Story By Lindy Mechefske of Kingston this week
I arrive at The Ports, a.k.a., the Portsmouth Tavern, in the midst of a raging blizzard with near whiteout conditions. Snow is swirling down the street. Visibility is minimal. The 401 has just been shut down in both directions between Kingston and Napanee.
Inside the tavern it is warm and quiet before the lunchtime rush. Looking back out throught the windows, the scene outside appears almost quaint – like a snow globe – snow fluttering down on the harbour and dry-
Chuck Norris, who was born and raised on Howe Island, started working at The Ports as a bartender before going on to become general manager. But this is no flash in the pan success story. Chuck, like The Ports, has been around a while. “I started here in 1975. I’ve been here for 39 years and 4 months,” he says. He begins his days around 7 a.m. and works until 6 p.m, five days a week, and he opens on Saturday Mornings. He’s seen a few things in his time but seems cheerful and unfazed. “I love the place,” he says, completely matter of factly. He’d better. He’s at work 55 to 56 hours a week.
The Ports, in its various guises, is thought to date back to 1863 – almost a hundred years after the founding of the village – replete with numerous breweries, shipyards, sawmills, tanneries and, a bit later, the penitentiary and asylum, now known as the Kingston Psychiatric Hospital. It was home to the infamous “Portsmouth toughs” – gangs of boys who harassed women and others in the streets. According to Portsmouth Village, Kingston: An Illustrated History, by Jennifer McKendry – in 1873, Rev. Dobbs reported, shock and horror, “on a gambling den in a disreputable shanty.” Rev. Dobbs also concerned himself with the stricter enforcement of Sunday closures of taverns. And a petition by Angus Shaw recommended, “A library and reading room to migrate the evils of drunkenness.” Portsmouth was a liveley little spot.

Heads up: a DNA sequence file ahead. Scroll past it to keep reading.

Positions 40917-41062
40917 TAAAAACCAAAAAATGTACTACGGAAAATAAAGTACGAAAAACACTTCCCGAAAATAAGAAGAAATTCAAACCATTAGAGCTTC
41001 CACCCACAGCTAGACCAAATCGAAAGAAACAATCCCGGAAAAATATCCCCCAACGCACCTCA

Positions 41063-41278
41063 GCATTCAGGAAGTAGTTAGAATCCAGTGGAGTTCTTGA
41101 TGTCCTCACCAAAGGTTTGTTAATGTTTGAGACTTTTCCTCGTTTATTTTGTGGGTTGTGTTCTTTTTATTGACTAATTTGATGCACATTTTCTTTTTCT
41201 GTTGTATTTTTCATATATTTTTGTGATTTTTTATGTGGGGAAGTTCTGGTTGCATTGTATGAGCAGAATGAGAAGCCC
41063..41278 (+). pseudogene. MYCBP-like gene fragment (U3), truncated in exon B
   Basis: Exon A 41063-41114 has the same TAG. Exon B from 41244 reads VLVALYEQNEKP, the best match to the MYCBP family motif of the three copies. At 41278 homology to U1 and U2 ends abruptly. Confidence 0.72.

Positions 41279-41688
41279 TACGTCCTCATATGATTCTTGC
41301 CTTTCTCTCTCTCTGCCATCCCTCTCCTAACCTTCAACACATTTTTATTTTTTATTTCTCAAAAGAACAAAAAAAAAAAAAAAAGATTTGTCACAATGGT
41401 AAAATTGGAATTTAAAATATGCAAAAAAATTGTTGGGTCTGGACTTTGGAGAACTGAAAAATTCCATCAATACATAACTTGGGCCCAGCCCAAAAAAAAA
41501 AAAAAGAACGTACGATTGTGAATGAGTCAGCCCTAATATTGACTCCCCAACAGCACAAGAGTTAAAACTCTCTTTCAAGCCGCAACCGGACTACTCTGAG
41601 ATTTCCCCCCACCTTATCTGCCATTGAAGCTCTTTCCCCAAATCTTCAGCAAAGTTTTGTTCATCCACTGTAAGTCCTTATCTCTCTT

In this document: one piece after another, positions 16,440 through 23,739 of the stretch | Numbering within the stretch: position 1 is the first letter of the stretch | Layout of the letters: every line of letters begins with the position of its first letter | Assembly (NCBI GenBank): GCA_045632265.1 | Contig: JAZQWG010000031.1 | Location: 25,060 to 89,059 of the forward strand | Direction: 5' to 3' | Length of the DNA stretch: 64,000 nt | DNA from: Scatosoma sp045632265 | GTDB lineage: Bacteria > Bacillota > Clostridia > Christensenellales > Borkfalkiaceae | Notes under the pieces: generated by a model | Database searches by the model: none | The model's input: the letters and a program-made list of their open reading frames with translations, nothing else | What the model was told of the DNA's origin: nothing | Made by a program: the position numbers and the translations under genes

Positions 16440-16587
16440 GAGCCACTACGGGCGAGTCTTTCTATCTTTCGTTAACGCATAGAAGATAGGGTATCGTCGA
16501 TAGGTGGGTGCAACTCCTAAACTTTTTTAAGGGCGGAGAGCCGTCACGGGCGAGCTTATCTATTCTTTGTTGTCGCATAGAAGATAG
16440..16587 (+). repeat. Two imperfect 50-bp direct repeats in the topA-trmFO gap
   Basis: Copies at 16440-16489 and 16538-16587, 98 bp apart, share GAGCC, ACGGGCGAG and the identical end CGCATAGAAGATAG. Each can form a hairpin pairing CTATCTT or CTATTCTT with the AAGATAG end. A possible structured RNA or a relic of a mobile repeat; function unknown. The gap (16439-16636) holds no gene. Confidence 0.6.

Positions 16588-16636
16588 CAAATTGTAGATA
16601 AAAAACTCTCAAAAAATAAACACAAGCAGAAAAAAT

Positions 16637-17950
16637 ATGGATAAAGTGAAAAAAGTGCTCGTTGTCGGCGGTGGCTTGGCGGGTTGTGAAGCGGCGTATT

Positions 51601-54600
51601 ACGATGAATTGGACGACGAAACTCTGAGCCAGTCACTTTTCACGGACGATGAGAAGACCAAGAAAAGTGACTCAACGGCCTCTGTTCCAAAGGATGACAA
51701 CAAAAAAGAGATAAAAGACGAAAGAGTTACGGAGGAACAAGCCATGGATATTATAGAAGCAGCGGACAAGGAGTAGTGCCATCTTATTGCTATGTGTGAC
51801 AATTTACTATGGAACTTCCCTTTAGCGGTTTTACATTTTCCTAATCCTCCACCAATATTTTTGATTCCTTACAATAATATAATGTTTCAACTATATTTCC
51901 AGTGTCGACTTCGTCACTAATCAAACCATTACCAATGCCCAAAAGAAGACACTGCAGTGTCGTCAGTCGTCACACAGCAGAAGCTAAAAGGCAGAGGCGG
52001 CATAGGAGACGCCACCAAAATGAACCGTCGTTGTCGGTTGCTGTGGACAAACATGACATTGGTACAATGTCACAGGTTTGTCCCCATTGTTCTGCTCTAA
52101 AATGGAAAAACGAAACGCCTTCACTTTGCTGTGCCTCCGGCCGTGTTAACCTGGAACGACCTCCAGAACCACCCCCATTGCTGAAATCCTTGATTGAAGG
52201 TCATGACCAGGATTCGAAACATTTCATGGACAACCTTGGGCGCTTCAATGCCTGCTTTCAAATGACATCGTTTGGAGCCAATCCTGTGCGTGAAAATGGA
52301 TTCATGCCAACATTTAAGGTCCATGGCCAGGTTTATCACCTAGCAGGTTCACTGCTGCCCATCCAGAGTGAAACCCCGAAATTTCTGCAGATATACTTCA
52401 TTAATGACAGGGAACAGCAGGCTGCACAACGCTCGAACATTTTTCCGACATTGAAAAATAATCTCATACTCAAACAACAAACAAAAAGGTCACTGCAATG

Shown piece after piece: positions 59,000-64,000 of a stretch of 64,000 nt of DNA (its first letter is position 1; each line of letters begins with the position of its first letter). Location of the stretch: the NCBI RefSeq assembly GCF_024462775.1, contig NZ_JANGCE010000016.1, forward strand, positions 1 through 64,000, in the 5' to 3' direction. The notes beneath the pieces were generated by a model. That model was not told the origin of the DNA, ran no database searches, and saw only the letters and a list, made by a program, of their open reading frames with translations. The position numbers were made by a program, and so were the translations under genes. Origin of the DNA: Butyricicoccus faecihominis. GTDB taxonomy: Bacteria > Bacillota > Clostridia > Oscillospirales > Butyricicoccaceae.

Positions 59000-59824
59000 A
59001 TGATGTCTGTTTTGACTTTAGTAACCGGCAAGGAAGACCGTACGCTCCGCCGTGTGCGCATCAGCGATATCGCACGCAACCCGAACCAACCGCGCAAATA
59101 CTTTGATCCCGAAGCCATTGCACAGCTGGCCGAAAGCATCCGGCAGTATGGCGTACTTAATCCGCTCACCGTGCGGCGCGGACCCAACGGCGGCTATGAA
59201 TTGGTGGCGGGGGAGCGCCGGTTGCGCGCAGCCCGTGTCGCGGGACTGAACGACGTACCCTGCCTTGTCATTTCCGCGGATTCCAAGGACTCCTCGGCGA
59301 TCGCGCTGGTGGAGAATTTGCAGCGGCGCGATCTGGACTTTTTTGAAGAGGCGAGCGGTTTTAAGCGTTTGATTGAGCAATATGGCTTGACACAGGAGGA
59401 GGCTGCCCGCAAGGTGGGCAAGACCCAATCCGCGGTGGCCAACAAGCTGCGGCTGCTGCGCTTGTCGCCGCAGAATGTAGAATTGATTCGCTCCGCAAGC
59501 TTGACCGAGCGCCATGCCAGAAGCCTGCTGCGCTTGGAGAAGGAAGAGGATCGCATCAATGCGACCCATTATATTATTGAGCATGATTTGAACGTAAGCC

In 1864, Edward Beaupre Junior, a grocer and tavern owner, and the son of a ship carpenter, bought the land and building at the corner of the Yonge and Grange streets for $600. By some time in the late 1860s, a two-
Over the years, The Ports has been a watering hole for workers, sailors, and students. “People are a lot better behaved now than they once were,” says Chuck. “You can’t get drunk in a bar anymore – there are rules and we could be shut down.”
These days, the clientele come from all walks of life, adding to the loyal group of regulars. People come because the place has a sense of history and community. During Advent, a large group gather weekly to sing traditional Christmas carols. On Friday nights, there’s karaoke, and on Saturday evenings there’s live music. They also come for the beer and the reasonably priced pub fare.
And while the Ports might not be a foodie’s fantasy, it does serve honest pub food. What it lacks in finesse, it makes up for with authenticity, atmosphere and a refreshing lack of pretentiousness. Ther burgers and wraps are made on site. The KP Burger (named for the penitentiary) is a firm favourite. The hand-
Service is prompt but there’s no one rushing you to leave. Summer or winter, you’d be hard-
The Ports is open seven days a week and serves lunch, dinner and munchies daily. On Saturday and Sunday, it serves the regular menu plus an all-